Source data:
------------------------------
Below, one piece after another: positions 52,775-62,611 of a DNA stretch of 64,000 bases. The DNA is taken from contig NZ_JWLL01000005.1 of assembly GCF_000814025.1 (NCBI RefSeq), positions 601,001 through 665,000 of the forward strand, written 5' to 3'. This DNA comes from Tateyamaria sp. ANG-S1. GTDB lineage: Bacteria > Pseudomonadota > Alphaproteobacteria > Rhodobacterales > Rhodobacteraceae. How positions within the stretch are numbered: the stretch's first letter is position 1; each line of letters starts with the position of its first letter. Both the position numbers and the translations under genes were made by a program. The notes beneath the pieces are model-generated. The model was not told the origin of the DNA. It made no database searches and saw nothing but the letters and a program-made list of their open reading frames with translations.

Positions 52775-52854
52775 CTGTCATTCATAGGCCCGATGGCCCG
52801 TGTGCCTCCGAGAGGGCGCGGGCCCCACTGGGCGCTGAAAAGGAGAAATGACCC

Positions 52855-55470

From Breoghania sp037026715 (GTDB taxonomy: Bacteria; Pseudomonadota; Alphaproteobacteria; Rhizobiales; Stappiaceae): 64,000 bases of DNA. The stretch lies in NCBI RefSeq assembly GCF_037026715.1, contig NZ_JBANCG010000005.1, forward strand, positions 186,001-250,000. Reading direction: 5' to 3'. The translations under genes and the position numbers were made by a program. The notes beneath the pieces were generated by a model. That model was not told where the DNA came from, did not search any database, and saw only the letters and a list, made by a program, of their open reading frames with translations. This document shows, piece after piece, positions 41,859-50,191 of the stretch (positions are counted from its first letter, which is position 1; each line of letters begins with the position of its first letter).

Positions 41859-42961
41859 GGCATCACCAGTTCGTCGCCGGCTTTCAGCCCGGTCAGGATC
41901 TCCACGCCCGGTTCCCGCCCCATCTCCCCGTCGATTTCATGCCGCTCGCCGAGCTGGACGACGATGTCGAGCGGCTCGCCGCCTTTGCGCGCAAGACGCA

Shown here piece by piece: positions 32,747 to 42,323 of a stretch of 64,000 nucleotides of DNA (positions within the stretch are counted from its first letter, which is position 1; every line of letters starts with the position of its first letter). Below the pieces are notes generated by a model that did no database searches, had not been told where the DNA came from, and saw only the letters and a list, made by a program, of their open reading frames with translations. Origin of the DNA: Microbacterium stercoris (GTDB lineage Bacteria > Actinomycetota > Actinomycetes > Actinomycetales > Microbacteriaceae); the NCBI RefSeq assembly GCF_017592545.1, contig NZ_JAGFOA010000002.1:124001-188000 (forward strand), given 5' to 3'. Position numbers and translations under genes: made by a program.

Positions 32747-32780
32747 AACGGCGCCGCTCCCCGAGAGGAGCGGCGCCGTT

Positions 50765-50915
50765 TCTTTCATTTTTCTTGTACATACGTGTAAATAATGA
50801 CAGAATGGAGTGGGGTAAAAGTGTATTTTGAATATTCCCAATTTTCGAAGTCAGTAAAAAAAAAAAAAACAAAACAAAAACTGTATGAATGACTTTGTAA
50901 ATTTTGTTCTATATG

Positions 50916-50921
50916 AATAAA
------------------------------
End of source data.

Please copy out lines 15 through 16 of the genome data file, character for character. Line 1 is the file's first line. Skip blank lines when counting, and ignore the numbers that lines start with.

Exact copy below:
50801 CAGAATGGAGTGGGGTAAAAGTGTATTTTGAATATTCCCAATTTTCGAAGTCAGTAAAAAAAAAAAAAACAAAACAAAAACTGTATGAATGACTTTGTAA
50901 ATTTTGTTCTATATG